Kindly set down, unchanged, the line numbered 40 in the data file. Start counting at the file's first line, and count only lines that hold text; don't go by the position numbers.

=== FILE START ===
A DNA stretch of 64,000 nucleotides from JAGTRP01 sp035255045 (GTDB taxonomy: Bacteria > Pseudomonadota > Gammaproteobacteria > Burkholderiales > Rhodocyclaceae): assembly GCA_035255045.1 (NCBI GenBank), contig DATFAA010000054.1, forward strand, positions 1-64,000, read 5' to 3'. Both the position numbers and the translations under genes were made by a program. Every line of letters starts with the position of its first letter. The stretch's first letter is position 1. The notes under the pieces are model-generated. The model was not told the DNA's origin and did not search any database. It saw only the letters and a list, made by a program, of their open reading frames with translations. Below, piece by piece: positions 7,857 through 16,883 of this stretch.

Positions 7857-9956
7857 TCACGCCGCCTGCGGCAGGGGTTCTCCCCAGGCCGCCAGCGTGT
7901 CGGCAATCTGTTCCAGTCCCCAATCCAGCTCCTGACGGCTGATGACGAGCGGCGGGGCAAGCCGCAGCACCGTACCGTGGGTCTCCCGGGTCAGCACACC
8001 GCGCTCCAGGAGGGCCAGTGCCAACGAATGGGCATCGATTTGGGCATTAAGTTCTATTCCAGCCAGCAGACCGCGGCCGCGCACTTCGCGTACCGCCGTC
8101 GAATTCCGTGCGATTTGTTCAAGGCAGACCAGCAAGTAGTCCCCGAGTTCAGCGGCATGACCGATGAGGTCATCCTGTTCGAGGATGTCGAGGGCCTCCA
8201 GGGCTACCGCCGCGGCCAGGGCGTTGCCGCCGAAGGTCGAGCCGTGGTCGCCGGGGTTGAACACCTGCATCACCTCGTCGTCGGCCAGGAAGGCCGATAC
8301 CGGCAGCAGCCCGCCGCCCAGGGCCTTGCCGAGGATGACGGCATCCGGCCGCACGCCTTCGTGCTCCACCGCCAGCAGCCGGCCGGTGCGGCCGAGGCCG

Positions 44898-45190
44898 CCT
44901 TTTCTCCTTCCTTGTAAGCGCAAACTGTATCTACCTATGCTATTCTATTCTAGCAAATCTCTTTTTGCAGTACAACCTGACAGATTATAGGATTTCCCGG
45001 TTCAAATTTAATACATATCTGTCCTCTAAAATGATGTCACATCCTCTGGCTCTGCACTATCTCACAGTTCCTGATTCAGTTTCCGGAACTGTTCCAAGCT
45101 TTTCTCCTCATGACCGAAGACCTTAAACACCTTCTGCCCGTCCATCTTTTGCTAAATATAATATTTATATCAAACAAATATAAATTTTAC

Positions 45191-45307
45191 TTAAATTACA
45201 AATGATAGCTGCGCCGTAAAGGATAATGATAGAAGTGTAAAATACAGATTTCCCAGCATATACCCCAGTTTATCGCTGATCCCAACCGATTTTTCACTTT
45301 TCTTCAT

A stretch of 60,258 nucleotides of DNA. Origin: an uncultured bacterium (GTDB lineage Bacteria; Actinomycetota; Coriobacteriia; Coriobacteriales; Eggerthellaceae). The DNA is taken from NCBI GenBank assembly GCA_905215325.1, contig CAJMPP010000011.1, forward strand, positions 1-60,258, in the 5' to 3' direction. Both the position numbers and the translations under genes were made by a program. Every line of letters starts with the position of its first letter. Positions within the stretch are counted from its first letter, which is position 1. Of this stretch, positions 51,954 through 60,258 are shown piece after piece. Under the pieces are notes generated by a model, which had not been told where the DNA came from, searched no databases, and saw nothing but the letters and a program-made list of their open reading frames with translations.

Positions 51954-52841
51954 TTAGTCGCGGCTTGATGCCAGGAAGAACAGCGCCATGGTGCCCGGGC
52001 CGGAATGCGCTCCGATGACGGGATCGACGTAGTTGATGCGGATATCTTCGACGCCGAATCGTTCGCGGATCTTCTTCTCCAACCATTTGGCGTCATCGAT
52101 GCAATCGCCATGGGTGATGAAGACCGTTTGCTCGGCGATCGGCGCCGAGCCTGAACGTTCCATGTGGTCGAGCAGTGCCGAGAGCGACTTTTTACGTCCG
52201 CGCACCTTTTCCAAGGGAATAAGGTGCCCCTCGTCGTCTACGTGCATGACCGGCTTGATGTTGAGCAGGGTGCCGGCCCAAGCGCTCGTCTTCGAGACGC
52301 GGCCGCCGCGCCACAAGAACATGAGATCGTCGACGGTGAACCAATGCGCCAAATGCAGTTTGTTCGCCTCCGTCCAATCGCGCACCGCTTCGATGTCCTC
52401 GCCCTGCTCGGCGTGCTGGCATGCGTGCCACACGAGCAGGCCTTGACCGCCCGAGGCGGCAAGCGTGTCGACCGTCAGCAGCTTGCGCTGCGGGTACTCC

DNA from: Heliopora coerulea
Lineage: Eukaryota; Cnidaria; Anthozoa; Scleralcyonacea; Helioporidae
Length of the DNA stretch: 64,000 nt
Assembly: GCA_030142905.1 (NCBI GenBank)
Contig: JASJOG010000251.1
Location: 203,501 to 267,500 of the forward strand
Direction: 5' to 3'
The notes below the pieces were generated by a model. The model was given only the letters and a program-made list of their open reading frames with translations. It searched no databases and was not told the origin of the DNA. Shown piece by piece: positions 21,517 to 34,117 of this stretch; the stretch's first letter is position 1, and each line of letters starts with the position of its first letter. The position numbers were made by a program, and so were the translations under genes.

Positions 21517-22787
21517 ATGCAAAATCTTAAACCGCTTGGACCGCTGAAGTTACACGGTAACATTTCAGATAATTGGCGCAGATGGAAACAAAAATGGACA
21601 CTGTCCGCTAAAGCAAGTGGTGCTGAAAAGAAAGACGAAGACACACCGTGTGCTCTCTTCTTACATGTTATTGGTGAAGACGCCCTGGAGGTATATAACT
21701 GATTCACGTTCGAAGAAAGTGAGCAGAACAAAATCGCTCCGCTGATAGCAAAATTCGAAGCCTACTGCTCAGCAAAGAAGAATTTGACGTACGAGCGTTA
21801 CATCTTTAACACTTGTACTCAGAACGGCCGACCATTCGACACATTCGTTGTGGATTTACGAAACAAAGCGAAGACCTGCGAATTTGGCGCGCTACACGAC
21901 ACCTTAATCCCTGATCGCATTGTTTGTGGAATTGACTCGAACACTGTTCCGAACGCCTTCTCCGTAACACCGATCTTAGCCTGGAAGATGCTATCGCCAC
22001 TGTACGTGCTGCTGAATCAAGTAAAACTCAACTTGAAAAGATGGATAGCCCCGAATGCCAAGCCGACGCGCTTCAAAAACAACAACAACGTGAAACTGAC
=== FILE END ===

22001 TGTACGTGCTGCTGAATCAAGTAAAACTCAACTTGAAAAGATGGATAGCCCCGAATGCCAAGCCGACGCGCTTCAAAAACAACAACAACGTGAAACTGAC